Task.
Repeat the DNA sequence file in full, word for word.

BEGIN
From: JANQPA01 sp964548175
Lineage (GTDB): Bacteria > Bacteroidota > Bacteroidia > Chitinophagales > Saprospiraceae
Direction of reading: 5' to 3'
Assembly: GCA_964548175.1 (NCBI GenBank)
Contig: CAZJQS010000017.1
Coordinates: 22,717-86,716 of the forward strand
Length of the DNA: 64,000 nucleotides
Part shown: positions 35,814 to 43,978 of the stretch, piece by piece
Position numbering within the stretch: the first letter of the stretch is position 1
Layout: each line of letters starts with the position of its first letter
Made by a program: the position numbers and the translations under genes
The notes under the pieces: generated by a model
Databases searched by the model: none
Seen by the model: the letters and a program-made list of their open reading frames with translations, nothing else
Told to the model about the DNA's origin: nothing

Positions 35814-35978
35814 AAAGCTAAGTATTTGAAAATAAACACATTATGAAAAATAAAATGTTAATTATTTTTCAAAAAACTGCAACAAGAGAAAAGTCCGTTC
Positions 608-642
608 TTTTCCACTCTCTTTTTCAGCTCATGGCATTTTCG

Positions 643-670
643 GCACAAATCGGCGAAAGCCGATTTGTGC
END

From: JANQPA01 sp964548175
Lineage (GTDB): Bacteria > Bacteroidota > Bacteroidia > Chitinophagales > Saprospiraceae
Direction of reading: 5' to 3'
Assembly: GCA_964548175.1 (NCBI GenBank)
Contig: CAZJQS010000017.1
Coordinates: 22,717-86,716 of the forward strand
Length of the DNA: 64,000 nucleotides
Part shown: positions 35,814 to 43,978 of the stretch, piece by piece
Position numbering within the stretch: the first letter of the stretch is position 1
Layout: each line of letters starts with the position of its first letter
Made by a program: the position numbers and the translations under genes
The notes under the pieces: generated by a model
Databases searched by the model: none
Seen by the model: the letters and a program-made list of their open reading frames with translations, nothing else
Told to the model about the DNA's origin: nothing

Positions 35814-35978
35814 AAAGCTAAGTATTTGAAAATAAACACATTATGAAAAATAAAATGTTAATTATTTTTCAAAAAACTGCAACAAGAGAAAAGTCCGTTC
Positions 608-642
608 TTTTCCACTCTCTTTTTCAGCTCATGGCATTTTCG

Positions 643-670
643 GCACAAATCGGCGAAAGCCGATTTGTGC